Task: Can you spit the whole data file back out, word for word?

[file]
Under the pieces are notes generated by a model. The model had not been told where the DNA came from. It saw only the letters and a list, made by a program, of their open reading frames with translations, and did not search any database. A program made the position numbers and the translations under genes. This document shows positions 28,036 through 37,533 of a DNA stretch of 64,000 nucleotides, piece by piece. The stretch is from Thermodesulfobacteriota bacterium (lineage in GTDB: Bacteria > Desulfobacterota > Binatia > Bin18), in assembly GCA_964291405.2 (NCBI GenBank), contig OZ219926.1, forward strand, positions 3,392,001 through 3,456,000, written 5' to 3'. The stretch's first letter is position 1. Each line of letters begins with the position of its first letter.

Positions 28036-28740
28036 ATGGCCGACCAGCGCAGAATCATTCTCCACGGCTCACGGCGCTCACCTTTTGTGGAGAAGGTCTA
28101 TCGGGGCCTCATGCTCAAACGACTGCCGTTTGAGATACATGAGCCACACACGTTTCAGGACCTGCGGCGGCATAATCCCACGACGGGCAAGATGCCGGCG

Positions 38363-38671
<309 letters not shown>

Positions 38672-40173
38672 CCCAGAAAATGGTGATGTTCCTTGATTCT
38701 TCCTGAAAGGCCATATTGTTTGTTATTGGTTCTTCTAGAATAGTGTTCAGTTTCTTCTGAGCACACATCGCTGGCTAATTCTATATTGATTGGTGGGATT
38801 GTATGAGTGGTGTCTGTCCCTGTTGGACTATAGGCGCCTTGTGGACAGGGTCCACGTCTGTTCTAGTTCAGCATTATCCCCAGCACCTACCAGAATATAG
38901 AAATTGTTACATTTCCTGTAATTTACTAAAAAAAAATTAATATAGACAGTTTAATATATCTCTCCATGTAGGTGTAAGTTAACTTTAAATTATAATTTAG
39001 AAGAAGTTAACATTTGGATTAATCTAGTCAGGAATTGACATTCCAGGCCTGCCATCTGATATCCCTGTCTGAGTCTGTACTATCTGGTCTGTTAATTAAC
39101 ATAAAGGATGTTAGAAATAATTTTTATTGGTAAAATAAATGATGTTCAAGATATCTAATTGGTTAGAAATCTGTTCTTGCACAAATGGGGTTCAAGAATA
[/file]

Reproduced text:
Under the pieces are notes generated by a model. The model had not been told where the DNA came from. It saw only the letters and a list, made by a program, of their open reading frames with translations, and did not search any database. A program made the position numbers and the translations under genes. This document shows positions 28,036 through 37,533 of a DNA stretch of 64,000 nucleotides, piece by piece. The stretch is from Thermodesulfobacteriota bacterium (lineage in GTDB: Bacteria > Desulfobacterota > Binatia > Bin18), in assembly GCA_964291405.2 (NCBI GenBank), contig OZ219926.1, forward strand, positions 3,392,001 through 3,456,000, written 5' to 3'. The stretch's first letter is position 1. Each line of letters begins with the position of its first letter.

Positions 28036-28740
28036 ATGGCCGACCAGCGCAGAATCATTCTCCACGGCTCACGGCGCTCACCTTTTGTGGAGAAGGTCTA
28101 TCGGGGCCTCATGCTCAAACGACTGCCGTTTGAGATACATGAGCCACACACGTTTCAGGACCTGCGGCGGCATAATCCCACGACGGGCAAGATGCCGGCG

Positions 38363-38671
<309 letters not shown>

Positions 38672-40173
38672 CCCAGAAAATGGTGATGTTCCTTGATTCT
38701 TCCTGAAAGGCCATATTGTTTGTTATTGGTTCTTCTAGAATAGTGTTCAGTTTCTTCTGAGCACACATCGCTGGCTAATTCTATATTGATTGGTGGGATT
38801 GTATGAGTGGTGTCTGTCCCTGTTGGACTATAGGCGCCTTGTGGACAGGGTCCACGTCTGTTCTAGTTCAGCATTATCCCCAGCACCTACCAGAATATAG
38901 AAATTGTTACATTTCCTGTAATTTACTAAAAAAAAATTAATATAGACAGTTTAATATATCTCTCCATGTAGGTGTAAGTTAACTTTAAATTATAATTTAG
39001 AAGAAGTTAACATTTGGATTAATCTAGTCAGGAATTGACATTCCAGGCCTGCCATCTGATATCCCTGTCTGAGTCTGTACTATCTGGTCTGTTAATTAAC
39101 ATAAAGGATGTTAGAAATAATTTTTATTGGTAAAATAAATGATGTTCAAGATATCTAATTGGTTAGAAATCTGTTCTTGCACAAATGGGGTTCAAGAATA